The laws and ethics surrounding social media in the courtroom are updating faster than Facebook’s front page and trial lawyers need to stay of ahead of it before a wayward juror sinks a trial.

Photo Credit: Spencer E Holtaway
Photo Credit: Spencer E Holtaway

California’s Governor Jerry Brown signed a bill overturning a law that criminalizes social media usage by jurors during a trial despite being warned by judges to stay off of Facebook, Twitter and other platforms. While it’s no longer a misdemeanor, tweeting jurors can still be held in contempt of court.

California dropped the law in part because “criminalizing the conduct threatened jurors’ constitutional rights against incriminating themselves if judges questioned them.That made it harder for judges to question jurors about using electronics,” according to the Associated Press.

The original law was meant to dissuade jurors from live tweeting trials, even though California isn’t the only state with that issue, according to Hayes Hunt in From The Sidebar.

[S]ome jurors have failed to get the point. Perhaps one of the more egregious instances of a juror using social media — and a great example of how that can have real-world implications — occurred in the Dimas-Martinez v. Arkansas capital murder case. During Dimas-Martinez’s trial, a juror repeatedly discussed the case via updates on Twitter even after being specifically instructed by the trial court to refrain from doing so.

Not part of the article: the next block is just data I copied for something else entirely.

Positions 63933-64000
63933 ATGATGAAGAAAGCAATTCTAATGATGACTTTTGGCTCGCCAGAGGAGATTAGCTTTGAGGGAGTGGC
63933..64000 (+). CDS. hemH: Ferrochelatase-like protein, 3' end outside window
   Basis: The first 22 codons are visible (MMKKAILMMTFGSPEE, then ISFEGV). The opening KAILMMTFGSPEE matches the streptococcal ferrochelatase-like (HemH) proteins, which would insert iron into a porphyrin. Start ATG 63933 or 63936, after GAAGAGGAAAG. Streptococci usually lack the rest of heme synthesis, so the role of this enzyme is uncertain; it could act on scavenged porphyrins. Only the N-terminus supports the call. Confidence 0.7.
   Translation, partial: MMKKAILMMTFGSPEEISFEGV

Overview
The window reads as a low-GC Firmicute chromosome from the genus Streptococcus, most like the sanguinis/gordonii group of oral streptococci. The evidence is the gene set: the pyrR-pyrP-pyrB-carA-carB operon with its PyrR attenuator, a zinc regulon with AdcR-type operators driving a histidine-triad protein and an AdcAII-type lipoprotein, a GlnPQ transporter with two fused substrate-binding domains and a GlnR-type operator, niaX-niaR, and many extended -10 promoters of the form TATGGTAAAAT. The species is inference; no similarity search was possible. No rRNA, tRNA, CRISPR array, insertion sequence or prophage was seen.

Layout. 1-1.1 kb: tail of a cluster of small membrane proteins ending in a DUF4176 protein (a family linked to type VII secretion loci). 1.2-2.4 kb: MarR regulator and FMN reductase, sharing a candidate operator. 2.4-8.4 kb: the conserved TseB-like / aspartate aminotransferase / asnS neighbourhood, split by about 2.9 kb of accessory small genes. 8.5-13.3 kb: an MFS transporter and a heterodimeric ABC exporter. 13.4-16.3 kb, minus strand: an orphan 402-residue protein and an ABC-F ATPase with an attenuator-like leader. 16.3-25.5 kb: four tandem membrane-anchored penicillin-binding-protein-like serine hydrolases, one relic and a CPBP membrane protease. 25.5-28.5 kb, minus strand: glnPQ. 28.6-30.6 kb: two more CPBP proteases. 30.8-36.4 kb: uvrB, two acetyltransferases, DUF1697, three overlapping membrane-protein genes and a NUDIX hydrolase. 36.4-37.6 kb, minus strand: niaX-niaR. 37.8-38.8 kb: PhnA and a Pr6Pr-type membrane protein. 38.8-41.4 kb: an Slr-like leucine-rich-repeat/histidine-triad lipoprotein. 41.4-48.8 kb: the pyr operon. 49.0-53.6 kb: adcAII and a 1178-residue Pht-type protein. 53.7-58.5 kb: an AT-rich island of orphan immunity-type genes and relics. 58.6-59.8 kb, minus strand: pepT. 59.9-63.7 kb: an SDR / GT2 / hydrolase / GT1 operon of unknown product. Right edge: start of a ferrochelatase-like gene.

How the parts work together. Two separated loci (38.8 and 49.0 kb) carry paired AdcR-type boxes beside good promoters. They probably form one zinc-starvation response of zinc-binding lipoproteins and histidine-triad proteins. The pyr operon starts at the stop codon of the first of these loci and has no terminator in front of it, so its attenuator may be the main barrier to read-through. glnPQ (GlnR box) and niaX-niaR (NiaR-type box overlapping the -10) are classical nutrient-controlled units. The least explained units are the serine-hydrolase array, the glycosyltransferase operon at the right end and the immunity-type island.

Ultimately, the Arkansas Supreme Court found that such postings constituted juror misconduct that denied the defendant a fair trial and vacated Dimas-Martinez’s murder conviction.

While that is an extreme example, social media savvy jurors upending trials isn’t a common occurrence. In a survey conducted by two Illinois judges, the majority of jurors follow the rules when it comes to staying off their devices, writes Katherine Kirk for IAALS Online.

Based upon feedback from 583 jurors over 2 years, the authors recommend that judges give a specific opening instruction against the use of social media by the jury in each case. The study showed that of the 583 jurors given the opening instruction, only 47 felt tempted to use social media throughout the trial and deliberation, and 45 reported resisting the temptation—the remaining two jurors did not discuss whether they used social media. Though informal, the study suggests that when instructed to avoid social media by the judge early in the process, jurors abide by the rules.

And for the 8 percent of jurors who can’t take a social media break? Well, the American Bar Association did ok lawyers looking up juror’s social media pages within certain bounds. Searching a jurors’ public Facebook or Twitter account for misconduct does fit within ethical boundaries, according to Jennifer Marino Thibodaux in the E-Discovery Law Alert.

The [ABA’s Committee on Ethics and Professional Responsibility] further recognized that permissible attorney review of jurors’ social media may lead to the discovery of juror misconduct. … [T]he Committee reminded lawyers that they may have an obligation to report juror misconduct to the tribunal. The Committee explained that reporting may be limited to instances of criminal or fraudulent conduct, but that attorneys should familiarize themselves with applicable reporting laws in their jurisdiction.

A Detroit lawyer told the AP that he plans on digging into jurors’ social accounts for every trial. But since the ABA’s recommendations are so new, is social media snooping leveling the playing field for trial lawyers or just a waste of time?